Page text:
Congress stalled on talks for a new Coronavirus stimulus package, and President Trump ended negotiations this week, potentially saving the government trillions of dollars. While the lack of stimulus isn’t good for Americans, it will temporarily ease the financial strain on the federal government.
According to data from the Congressional Budget Office, 2020’s deficit was a whopping $3.1 trillion, one of the highest on record when adjusted for inflation and GDP.
Important Facts About the Federal Budget Deficit
The federal deficit is often used by analysts and the public to measure the efficiency and success of the government in power. America has now been operating with a deficit since 2002.
The 2020 fiscal year, which has just ended, generated a deficit of $3.1 trillion. When compared to the size of the economy, it is the highest since 1945. This year marks the fifth consecutive year where the deficit increased in proportion to GDP. The deficit is roughly 15.2% of the nation’s total GDP.
The deficit was largely driven by costs and early stimulus measures during the Coronavirus Pandemic. Between October 2019 and March 2020, the deficit had only increased by 9% year over year. Despite being so high, it’s around $180 billion lower than what officials had expected.
The federal government collected $3.4 trillion in revenue during the 2020 fiscal year. Total outgoings were $6.6 trillion.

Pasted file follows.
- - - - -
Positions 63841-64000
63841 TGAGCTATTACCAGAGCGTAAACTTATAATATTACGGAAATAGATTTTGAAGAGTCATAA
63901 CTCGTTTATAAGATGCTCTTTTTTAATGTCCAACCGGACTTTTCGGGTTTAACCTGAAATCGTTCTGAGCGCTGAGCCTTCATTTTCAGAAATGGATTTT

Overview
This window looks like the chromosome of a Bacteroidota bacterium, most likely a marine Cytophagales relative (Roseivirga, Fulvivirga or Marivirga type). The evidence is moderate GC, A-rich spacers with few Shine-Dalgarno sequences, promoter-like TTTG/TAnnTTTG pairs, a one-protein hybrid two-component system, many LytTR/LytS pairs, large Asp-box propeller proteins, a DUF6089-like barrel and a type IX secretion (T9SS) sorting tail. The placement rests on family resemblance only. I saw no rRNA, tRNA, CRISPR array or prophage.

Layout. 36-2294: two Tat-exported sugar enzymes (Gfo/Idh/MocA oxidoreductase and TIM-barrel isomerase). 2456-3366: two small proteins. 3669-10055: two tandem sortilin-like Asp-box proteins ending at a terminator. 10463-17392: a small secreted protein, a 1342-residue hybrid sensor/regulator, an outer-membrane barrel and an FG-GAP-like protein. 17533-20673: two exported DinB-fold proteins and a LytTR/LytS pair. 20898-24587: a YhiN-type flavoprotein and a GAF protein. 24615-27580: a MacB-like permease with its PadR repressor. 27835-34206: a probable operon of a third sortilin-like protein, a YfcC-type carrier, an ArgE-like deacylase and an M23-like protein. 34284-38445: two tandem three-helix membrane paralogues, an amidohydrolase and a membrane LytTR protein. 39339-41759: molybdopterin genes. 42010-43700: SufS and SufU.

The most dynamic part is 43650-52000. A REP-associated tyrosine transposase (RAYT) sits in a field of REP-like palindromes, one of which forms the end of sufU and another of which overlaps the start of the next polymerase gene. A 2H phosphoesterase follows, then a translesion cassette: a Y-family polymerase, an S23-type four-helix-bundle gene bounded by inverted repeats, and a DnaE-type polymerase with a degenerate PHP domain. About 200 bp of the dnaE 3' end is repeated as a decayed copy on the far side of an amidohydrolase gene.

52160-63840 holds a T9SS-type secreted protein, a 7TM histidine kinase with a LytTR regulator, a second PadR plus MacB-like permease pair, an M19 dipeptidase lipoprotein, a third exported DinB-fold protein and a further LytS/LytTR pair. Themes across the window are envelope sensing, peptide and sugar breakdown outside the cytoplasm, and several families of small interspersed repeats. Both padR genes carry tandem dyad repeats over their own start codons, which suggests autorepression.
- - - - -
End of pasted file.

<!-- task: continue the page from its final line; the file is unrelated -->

What Does the Deficit Mean for the Government?
An increased deficit means that the government is taking on more debt to meet its spending needs. It limits the flexibility that the federal government has to provide future stimulus and measures to support the economy and America’s citizens.
President Trump campaigned on a promise to eliminate the federal deficit. It has increased every year since 2017, both in monetary terms and as a percentage of GDP. The President has now made the deficit a talking point in his campaign for a second term, pledging again to eliminate it if he is reelected.
The budget shouldn’t have any sizable impact on stock markets this week. Investors have expected a high deficit for months now. Markets were up yesterday after President Trump suggested that individual stimulus checks, airline bailouts, and small business payroll protections could be rolled out before the election.
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